I listened to it again tonight, Luukas, and yes, I think the Sieghart Das Lied is as good as John and John said it is, performance wise and sonically, though I think our standards for five star sound may have moved on a bit since this was released. Nonetheless of the several Exton multichannel releases in my collection it has the best sound by a considerable margin so maybe 4.5 stars for sound. As for the rear channels there is enough information there to contribute to the illusion that you're seated in a largish concert hall with a healthy decay, but not so much that they are audible as separate sources unless you turn around and face them, and why would anyone do that?

And thank you, Tom, for the suggestion.

Comment by Luketsu - January 2, 2017 (7 of 11)

Thank you for your helpful answer, William!

Currently my library contains just one Exton SACD - Stravinsky: Petrushka, Pulcinella, Symphonies of Wind Instruments - and the surround sound wasn't as good as I thought because the surround speakers were muted almost completely. Therefore I have had some prejudices concerning to the multichannel SACD releases of Exton.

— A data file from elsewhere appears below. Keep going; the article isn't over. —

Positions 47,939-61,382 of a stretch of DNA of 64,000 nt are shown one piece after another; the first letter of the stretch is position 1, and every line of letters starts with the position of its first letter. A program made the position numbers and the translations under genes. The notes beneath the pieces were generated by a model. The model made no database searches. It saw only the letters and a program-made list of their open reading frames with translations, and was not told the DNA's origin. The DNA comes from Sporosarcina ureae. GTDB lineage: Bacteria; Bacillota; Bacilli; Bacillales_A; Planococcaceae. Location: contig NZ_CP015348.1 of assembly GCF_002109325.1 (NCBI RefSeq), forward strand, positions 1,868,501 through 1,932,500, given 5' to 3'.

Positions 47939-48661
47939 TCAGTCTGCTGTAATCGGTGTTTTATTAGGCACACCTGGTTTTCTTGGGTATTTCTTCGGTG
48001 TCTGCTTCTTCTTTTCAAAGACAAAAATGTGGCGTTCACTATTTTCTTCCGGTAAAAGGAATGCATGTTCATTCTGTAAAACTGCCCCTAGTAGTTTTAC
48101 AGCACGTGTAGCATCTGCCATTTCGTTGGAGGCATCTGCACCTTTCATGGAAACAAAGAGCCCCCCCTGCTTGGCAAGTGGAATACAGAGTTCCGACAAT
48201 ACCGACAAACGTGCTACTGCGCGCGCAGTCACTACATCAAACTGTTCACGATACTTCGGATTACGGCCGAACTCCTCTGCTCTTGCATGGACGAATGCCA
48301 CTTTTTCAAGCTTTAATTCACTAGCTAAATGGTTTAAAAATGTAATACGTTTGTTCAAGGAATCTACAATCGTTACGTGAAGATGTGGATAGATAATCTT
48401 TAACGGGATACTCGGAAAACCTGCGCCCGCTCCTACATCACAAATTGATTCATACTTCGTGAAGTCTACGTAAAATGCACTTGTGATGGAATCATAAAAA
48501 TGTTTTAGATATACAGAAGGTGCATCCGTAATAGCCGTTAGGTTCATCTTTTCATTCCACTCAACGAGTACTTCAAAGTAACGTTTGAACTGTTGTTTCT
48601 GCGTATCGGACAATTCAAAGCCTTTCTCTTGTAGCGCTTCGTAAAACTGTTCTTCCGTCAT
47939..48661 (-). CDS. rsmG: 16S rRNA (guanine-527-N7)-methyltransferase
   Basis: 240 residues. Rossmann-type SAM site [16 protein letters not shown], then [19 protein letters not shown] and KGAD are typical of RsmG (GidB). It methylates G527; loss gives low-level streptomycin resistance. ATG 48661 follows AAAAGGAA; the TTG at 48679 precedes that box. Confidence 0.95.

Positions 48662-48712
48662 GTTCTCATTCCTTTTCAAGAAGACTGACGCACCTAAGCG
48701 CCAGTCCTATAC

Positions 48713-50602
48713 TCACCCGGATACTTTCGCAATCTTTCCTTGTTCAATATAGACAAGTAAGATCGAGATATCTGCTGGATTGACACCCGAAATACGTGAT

Comment by Luketsu - January 2, 2017 (8 of 11)

I just received the answer of the RCO:

"It is nice to hear that not only our performances but also the recordings themselves are appreciated! Unfortunately we do not have any plans to release the Mahler DVD/BD recordings in other formats. I hope you are not too disappointed. You may find it interesting to know that we are currently working on a Bruckner 4 and Mahler 2 recorded in DXD, which will (later this year) be released as SACDs but also as DSD64, DSD128, DSD256 and DXD downloads, both in stereo and surround".